The Past Is Present

The Book of Revelation in the Bible is one source of inspiration for Kusno’s newly created Wounds and Venom I Carry as I’m Running. The installation consists of objects from the Rijksmuseum’s archives, including flags signifying the anti-colonial forces, as well as empty frames that once held the portraits of the Dutch governor-general, laid on the ground as if they were tombstones in a cemetery.

“Colonialism was seen as the doomsday, the end of the world, and the fight against colonialism was a holy call,” Kusno said. “Years later, we are still being haunted by the leftovers of colonialism. Social injustice and the power mechanism [from the colonial times] linger in our contemporary life, and the impact of the colonial policies and governance still resonate today.”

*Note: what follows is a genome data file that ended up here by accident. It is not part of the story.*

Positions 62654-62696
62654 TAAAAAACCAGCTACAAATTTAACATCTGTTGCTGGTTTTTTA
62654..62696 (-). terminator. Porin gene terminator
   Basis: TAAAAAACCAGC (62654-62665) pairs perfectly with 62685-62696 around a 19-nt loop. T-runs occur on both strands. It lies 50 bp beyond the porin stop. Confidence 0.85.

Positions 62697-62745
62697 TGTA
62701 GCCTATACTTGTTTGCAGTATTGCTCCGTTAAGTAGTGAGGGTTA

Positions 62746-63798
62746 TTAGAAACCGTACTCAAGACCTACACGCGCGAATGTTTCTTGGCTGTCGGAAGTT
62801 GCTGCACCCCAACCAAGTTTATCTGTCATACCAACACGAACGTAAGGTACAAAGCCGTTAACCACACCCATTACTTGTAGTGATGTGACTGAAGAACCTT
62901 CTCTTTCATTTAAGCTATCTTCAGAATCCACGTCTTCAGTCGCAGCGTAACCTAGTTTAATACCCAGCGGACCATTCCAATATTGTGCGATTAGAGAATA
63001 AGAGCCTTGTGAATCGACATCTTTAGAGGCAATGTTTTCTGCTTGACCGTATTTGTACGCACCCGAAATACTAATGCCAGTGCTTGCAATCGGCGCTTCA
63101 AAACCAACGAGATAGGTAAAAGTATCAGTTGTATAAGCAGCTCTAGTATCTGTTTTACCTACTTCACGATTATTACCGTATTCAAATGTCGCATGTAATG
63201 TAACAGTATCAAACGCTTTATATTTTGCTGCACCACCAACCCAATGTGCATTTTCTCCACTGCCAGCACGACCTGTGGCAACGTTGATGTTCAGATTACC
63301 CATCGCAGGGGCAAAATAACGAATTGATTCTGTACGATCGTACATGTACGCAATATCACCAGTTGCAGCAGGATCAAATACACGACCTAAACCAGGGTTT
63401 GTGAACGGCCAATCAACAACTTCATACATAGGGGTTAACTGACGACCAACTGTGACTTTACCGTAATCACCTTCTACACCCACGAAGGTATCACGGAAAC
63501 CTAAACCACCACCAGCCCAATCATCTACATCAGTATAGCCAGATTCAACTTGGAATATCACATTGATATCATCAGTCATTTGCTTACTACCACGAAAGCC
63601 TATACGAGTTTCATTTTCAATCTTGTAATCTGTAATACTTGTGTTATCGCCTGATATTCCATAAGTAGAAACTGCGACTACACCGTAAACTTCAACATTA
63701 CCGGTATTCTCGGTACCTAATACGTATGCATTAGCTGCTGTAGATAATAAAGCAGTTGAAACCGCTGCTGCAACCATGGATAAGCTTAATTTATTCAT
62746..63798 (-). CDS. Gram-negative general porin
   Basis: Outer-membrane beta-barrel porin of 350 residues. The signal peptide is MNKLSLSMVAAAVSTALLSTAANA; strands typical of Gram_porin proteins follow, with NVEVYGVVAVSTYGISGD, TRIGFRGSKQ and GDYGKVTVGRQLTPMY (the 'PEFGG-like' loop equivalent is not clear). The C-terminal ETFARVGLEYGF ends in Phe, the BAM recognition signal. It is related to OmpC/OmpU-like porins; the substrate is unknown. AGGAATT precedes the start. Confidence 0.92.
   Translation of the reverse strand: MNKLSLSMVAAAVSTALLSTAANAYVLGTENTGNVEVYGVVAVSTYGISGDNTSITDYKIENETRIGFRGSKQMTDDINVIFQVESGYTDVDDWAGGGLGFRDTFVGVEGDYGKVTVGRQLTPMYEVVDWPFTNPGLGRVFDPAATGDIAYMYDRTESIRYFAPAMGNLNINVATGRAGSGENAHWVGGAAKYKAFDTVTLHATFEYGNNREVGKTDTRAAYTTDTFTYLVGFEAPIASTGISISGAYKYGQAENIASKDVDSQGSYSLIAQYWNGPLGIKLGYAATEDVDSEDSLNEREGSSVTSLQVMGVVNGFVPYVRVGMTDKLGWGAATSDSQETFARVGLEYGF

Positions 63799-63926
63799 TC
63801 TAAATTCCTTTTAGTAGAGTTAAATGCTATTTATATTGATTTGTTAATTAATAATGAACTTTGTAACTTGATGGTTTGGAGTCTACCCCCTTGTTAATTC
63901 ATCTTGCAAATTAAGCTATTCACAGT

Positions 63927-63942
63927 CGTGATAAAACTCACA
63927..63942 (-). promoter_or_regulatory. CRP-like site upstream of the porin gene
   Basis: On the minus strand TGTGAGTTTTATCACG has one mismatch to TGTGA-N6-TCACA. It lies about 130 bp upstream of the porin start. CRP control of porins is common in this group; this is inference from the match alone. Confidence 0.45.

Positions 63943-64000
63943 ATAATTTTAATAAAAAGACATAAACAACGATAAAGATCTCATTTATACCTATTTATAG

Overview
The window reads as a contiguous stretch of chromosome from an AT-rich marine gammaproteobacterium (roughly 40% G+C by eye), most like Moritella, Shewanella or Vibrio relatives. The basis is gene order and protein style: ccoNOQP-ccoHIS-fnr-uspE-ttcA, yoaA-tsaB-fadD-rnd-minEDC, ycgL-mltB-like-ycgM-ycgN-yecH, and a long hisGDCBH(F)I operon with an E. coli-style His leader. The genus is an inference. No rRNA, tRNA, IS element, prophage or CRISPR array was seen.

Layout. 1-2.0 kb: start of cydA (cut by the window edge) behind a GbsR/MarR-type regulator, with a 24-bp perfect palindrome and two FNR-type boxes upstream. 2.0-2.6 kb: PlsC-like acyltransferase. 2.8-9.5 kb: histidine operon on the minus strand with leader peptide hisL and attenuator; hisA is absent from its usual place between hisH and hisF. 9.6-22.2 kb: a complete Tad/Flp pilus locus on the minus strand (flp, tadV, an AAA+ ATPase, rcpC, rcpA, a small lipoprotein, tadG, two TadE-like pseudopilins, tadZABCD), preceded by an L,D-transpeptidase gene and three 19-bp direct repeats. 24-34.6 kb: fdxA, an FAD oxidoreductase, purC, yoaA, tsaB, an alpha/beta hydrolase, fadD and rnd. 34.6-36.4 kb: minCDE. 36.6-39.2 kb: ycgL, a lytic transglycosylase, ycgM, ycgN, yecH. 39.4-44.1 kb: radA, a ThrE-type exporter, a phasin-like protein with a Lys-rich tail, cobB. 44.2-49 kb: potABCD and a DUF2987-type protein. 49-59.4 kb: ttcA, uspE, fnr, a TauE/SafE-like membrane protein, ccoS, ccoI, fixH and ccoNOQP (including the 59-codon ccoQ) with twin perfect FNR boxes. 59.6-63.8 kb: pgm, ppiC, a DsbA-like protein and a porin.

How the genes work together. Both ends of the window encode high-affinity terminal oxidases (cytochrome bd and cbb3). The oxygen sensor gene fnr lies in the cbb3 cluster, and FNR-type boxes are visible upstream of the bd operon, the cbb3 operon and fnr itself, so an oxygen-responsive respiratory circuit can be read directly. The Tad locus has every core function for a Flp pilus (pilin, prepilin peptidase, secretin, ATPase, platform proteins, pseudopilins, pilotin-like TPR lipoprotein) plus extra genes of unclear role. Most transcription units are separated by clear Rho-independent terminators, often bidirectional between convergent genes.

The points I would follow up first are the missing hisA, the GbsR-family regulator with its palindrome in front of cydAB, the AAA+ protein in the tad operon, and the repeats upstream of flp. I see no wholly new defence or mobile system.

However, Kusno says he appreciated the opportunity to look into a chapter of Indonesia’s colonial history on an institutional level. According to curator Sidharta, a version of this exhibition is expected to travel to Indonesia next year, though details are yet to be announced.

“It’s important to have this dialogue and discussion about this subject, otherwise it would just slip away,” said Kusno.